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I found this script but I'd like to get the average of the latitudes/longitudes so I can just have the latitude/longitude of the counties. I tried

SELECT id, CITY, COUNTY, LONGITUDE, LATITUDE, AVG(LONGITUDE) AS val_1, AVG(LATITUDE) AS val_2
FROM directory_platform_cities 
GROUP BY id, COUNTY;

But it's just attaching the lat/long of the first city to the county, is there a query that can do this? My intention is to get the latitude/longitude of the counties using the coordinates of their respective cities.

  • I feel like if the coordinates of each city are their own center points than their average would be the coordinates of their respective county. – Dan185 Nov 29 '18 at 20:43
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    Please don't close, the query may have issues and not make geographic sense, but the question about sql is legitimate. @op group only by county, and remove on the select everything except the averages and the county field. – jynus Nov 29 '18 at 20:47
  • That did it. I think I had that at one point but was confused because there's so many duplicate city names/counties. – Dan185 Nov 29 '18 at 20:51
  • But why does it not make sense geographically? The average of each city would be the coordinates of the county – Dan185 Nov 29 '18 at 22:07
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My intention is to get the latitude/longitude of the counties using the coordinates of their respective cities.

This is insane and you should never do this. Counties aren't geographic and this isn't how GIS works. Moreover the cities inside the counties are totally useless for determining where the county is. Cities are near rivers, costs, railroads, and roads. Counties are just political hacks to disempower minorities, and make sure rich ranches in unincorporated territories have enough police to keep out ex-slaves.

So if you have to use counties, what you want you to do is use them as they are and not try to make sense of them.

  1. Download the Cenus Shape Files for your state. They're distributed in the TIGER data set by state, and they have one or more polygons that represents each state's counties!
  2. Run a query using ST_Within to determine what county your points are in.

There is no need to find any specific point in that polygon because it makes no sense.

0

Is this what you are looking for:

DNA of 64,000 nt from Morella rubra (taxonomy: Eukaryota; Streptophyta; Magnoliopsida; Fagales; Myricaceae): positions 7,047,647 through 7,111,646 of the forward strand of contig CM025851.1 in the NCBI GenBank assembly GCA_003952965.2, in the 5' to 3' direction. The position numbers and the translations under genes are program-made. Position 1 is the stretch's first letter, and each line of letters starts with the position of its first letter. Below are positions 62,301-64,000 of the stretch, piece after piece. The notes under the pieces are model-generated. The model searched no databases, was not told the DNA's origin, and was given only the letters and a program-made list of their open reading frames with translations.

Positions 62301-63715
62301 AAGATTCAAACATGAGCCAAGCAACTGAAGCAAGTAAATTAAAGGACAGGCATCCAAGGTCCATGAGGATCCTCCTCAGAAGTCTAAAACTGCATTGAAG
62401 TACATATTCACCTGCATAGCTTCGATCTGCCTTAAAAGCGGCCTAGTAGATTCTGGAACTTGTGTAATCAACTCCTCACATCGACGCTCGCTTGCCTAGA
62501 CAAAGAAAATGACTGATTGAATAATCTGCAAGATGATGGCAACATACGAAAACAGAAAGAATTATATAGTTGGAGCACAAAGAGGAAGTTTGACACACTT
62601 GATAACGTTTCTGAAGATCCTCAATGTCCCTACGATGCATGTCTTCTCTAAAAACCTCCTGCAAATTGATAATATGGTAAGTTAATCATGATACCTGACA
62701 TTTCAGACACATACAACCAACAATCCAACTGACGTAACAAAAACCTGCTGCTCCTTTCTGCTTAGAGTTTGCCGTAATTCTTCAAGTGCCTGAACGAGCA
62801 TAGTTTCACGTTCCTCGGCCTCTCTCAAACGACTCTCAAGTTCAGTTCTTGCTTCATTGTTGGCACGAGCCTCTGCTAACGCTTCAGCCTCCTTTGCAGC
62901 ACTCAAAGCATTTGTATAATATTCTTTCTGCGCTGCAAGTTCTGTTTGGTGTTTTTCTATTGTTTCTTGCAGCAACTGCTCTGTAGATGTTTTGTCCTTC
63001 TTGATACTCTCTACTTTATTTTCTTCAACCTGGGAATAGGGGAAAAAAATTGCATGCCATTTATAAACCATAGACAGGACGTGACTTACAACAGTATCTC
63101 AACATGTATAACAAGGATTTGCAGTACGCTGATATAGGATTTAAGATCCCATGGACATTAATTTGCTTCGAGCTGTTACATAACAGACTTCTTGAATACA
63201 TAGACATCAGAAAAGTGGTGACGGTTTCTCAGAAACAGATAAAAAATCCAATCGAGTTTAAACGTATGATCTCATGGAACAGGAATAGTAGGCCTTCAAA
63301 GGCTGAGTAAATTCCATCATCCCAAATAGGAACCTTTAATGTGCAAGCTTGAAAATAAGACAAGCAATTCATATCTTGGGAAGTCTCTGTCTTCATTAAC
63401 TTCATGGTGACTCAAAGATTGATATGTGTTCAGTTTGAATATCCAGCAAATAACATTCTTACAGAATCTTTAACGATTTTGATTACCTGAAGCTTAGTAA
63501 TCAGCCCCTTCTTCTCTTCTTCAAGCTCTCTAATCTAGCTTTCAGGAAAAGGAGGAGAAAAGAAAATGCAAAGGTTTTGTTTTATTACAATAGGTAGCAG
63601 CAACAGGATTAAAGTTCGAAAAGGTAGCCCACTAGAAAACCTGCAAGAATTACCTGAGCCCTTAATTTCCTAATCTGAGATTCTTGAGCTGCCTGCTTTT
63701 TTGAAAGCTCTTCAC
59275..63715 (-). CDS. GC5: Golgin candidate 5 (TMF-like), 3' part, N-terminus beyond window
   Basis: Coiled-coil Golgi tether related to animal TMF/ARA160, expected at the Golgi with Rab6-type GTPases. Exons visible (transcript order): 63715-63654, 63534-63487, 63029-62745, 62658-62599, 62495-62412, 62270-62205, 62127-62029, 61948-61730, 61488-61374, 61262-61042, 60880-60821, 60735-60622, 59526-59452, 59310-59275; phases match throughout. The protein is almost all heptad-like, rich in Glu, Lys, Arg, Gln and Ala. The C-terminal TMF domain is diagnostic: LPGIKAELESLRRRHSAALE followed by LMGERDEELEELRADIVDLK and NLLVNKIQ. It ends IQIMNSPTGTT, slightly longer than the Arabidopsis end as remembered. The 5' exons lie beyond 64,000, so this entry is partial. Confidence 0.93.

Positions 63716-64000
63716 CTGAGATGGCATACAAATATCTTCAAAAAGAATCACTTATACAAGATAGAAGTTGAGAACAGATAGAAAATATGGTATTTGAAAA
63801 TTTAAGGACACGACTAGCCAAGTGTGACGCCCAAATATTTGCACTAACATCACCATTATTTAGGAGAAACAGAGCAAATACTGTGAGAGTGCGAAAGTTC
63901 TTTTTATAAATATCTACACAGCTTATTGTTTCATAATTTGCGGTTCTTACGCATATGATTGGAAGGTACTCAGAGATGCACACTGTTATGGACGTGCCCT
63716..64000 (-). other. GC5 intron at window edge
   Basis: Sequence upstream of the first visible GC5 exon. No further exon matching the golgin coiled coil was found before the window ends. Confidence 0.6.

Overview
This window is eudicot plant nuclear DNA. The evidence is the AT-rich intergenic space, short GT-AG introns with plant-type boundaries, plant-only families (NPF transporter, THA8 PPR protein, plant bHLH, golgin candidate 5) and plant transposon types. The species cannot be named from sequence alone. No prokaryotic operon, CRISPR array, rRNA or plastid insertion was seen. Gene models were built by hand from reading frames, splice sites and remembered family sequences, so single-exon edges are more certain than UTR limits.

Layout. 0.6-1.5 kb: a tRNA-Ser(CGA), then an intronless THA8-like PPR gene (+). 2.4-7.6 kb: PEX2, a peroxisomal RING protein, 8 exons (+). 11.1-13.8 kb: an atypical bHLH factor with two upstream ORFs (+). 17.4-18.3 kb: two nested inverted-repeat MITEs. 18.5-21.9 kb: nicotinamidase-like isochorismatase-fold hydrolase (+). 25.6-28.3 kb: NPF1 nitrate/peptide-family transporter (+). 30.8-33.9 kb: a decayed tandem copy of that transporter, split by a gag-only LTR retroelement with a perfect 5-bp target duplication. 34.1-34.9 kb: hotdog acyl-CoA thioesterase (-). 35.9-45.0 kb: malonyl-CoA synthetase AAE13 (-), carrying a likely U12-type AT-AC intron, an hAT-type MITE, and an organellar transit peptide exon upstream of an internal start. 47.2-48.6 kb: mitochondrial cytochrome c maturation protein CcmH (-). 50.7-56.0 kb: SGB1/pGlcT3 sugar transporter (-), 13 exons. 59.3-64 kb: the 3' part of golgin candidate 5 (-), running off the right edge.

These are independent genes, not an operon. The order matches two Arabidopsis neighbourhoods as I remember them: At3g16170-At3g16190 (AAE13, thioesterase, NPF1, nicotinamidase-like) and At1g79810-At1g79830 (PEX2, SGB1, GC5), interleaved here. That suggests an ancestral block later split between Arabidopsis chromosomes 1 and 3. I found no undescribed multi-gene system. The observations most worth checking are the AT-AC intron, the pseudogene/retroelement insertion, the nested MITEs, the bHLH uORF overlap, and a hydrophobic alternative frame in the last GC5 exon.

mysql> SELECT country, AVG(lat), AVG(lng) FROM c2014 GROUP BY country;
+---------+---------------------+---------------------+
| country | AVG(lat)            | AVG(lng)            |
+---------+---------------------+---------------------+
| ad      |  42.527902188508406 |   1.537318801102431 |
| ae      |  24.891538320635465 |   55.51244805853463 |
| af      |   34.04674051673764 |   67.26681304757301 |
| ag      |  17.085518998526485 |  -61.79143601297681 |
| ai      |   18.21587371826172 | -63.039283025832404 |
| al      |  41.088975844950475 |  20.014610561816568 |
| am      |   40.26937918217537 |   44.84238364011771 |
| an      |  13.779007457889145 |  -67.10738386983765 |
| ao      | -10.394024888552527 |  16.401272589394896 |
| ar      |  -32.13739248870794 |  -63.40704697093584 |
| at      |   47.62893757137828 |  14.375785999308414 |
| au      |  -32.58224675171816 |  144.07049698825728 |
| aw      |  12.509566132918648 |  -69.99144844386889 |
| az      |  40.179647407439965 |   47.49281764155795 |
| ba      |   44.13574533529882 |   17.93174898133396 |
| bb      |    13.1662623028257 | -59.554101581004126 |
...
| yt      | -12.817898351638043 |   45.14693607267786 |
| za      | -29.213355151321988 |  27.271365789847575 |
| zm      |  -13.74802438257624 |  27.937999186534476 |
| zr      |  -3.150024081275917 |    23.1336162007831 |
| zw      | -19.047764062703678 |  29.515317293888238 |
+---------+---------------------+---------------------+
234 rows in set (1.22 sec)

This pseudo-centroid is easy to compute, and it "reasonable" for most countries. But it can be quite far from any sort of "geographic" centroid. Algeria is easy to understand:

The pseudo-centroid for Algeria (country code DZ), for example, (lat: 35.6, lng: 3.24) is about 75 miles (120 km) from the Mediterranian, yet the country is about 1200 mi / 2000 km from north to south. The issue is that most cities are very near the coast, not scattered around the Sahara. So, the pseudo-centroid found from city lat-lngs is skewed far to the north.

A similar problem happens with cities that have annexed a lot of green space. Or counties with all their cites on a river; etc.

I looked for, but failed to find, a country where the pseudo-centroid was clearly in another country. For the curved country of Viet Nam, it almost lands in Laos. Several countries (eg, New Zealand) have it land off the coast; but I decided that does not really count.

  • My reaction, too, was this only worked for convex hulls. Most of the population of Ontario is close to the Southern border so there's a reasonable chance it's pseudo-centroid is in the US state of Michigan. – Michael Green Dec 2 '18 at 11:09
  • There are also enclaves - parts of one country entirely within another. Belgium/Netherlands have enclaves within enclaves. Good luck averaging that. – Michael Green Dec 2 '18 at 11:11
  • Croatia would have to be a contender given its extended C-shape? – Michael Green Dec 2 '18 at 11:27
  • @MichaelGreen - 46.084, -81.697 - well inside Ontario, near Whitefish Falls. Enclaves between India and Bangladesh are quite a mess. Croatia - Yes: Near Gorinja: 44.839, 16.214 in Bosnia and Herzegovina. Not an enclave, but there is a place in Washington state where high school kids take a bus through Canada to get to school. – Rick James Dec 2 '18 at 18:41

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